The easiest way to monitor how well your child's asthma is being treated is to see if he is having any symptoms. If your child is not coughing or having trouble breathing and is rarely using a reliever medicine, then he is likely under very good control. If he frequently has a cough, especially at night or with activities, or if he is using a reliever medicine on a daily or even weekly basis, then is asthma is probably under poor control.

Peak flows can help you monitor your child's asthma once he is 5-6 years old. A peak flow meter is a small device that your child blows into and based on the number he gets, it can sometimes help you know if he is having trouble with his asthma or if he is under good control.

Pulmonary function tests are another tool that can help to determine how well your child's asthma is under control, but can usually only be done in the office of an allergist or pulmonologist. Most pediatricians do not do this test in their office.

Asthma Treatment Plans

A treatment or action plan is a handy reference that your doctor should provide you with to help you know which medicines you should be using at different times. An asthma treatment plan usually outlines your child's daily medications and which ones to take when his peak flows are dropping or he is developing asthma symptoms.

Asthma Education

If your child's asthma is poorly controlled or if you still do not understand how to best manage his asthma, a referral to a Pediatric Pulmonologist might be helpful. You might also look into taking an asthma education class if they are available in your area. There are also many helpful books, including the American Academy of Pediatrics Guide to Your Child's Allergy and Asthma, and websites that can help you learn more about asthma.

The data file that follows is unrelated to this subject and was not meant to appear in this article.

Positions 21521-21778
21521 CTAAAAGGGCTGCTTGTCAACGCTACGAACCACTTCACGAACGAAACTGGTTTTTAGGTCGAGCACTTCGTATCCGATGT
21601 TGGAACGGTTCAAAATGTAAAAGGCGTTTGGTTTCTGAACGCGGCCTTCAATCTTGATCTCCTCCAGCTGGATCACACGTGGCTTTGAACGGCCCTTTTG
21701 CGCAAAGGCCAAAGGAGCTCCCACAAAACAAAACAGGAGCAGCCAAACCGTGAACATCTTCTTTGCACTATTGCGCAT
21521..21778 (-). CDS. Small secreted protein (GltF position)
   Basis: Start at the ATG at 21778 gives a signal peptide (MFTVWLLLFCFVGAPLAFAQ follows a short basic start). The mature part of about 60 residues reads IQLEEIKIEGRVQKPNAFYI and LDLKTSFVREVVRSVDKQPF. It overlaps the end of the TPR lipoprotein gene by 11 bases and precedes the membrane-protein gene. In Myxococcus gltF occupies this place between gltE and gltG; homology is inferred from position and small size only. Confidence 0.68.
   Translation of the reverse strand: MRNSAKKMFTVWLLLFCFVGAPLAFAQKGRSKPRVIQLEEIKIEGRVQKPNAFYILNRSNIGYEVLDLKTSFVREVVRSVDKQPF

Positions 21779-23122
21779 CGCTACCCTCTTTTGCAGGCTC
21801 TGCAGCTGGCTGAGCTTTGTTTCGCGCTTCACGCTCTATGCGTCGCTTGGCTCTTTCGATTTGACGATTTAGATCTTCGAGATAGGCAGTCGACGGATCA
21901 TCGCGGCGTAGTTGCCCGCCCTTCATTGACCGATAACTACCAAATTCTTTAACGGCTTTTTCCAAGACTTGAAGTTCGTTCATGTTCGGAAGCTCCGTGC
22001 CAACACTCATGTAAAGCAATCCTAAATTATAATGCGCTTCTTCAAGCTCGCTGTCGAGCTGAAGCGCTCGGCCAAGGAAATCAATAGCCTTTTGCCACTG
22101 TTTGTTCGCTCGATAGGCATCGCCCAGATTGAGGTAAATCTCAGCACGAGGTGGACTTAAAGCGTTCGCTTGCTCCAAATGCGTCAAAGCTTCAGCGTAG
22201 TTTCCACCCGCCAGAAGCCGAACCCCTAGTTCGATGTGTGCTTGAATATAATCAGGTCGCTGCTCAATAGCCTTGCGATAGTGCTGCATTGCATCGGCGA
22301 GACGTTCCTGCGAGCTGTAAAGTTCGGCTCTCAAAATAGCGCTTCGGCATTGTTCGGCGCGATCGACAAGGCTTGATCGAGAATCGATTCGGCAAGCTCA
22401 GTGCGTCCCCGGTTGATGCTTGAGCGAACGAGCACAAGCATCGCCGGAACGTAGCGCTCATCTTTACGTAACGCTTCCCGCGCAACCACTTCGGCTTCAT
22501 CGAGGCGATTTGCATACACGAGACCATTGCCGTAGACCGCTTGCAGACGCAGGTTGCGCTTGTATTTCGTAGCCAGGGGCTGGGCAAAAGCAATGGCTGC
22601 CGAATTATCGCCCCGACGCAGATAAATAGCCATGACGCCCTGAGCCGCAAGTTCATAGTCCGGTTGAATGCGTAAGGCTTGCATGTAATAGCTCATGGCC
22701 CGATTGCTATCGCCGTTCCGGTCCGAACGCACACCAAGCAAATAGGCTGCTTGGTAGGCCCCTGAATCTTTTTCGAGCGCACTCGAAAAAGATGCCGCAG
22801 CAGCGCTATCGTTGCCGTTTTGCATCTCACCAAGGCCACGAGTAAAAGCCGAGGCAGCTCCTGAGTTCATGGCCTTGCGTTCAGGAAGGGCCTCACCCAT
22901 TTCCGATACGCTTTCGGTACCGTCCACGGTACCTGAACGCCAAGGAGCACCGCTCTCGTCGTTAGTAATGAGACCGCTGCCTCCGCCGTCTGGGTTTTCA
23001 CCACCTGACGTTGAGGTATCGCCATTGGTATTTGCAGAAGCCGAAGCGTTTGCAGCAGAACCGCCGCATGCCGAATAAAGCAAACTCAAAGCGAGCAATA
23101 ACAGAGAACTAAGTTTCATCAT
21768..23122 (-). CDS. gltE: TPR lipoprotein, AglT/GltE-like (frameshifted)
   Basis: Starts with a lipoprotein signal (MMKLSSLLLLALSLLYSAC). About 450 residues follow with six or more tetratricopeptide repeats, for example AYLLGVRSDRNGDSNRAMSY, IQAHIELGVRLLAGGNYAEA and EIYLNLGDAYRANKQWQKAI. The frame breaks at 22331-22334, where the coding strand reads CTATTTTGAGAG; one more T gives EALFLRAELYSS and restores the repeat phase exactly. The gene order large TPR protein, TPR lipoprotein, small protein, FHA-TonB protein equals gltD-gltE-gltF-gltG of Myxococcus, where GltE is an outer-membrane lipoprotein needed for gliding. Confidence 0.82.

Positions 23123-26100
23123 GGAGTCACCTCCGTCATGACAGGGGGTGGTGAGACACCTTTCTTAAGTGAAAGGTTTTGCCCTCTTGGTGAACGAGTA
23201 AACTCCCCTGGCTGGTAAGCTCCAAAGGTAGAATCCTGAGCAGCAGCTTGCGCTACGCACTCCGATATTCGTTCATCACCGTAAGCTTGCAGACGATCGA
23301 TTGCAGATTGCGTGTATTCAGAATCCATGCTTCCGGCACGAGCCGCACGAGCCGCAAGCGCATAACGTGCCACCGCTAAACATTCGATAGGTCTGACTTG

Among the basic things about asthma that you should know include:

  • What medications you should be giving your child and when to use them. Having an asthma treatment plan can help you understand what you need to do.
  • How to manage an asthma attack.
  • How to use a nebulizer (if you have one) and/or a metered dose inhaler (MDI) with or without a spacer.
  • How to use a peak flow meter and how to interpret the results.
  • How to prevent your child from having an asthma attack, including understanding the proper use of preventative medications and avoiding triggers.

Uncontrolled Asthma

What do you do if your child's asthma is not under good control? Learning more about asthma is a good start, but you will likely need a follow-up visit with your doctor or get a referral to a specialist for more help. One big reason for a child's asthma to be under poor control is because he is not taking his medications or he is not taking them correctly. Bringing all of his medications to your next office visit and demonstrating how he uses them can help your Pediatrician decide if he is using them properly.

You might also consider that your child has allergies, especially if he also has a stuffy or runny nose when he gets his asthma problems. Many kids with allergies also have asthma, and uncontrolled or untreated allergies can make it difficult to effectively treat a child's asthma. Allergy testing might also be helpful if you can't figure out what triggers your child's asthma.

Gastroesophageal reflux can also complicate and trigger asthma in some children, even in those that don't obviously spit up.


National Heart, Lung, and Blood Institute. Guidelines for the Diagnosis and Management of Asthma. July 2007.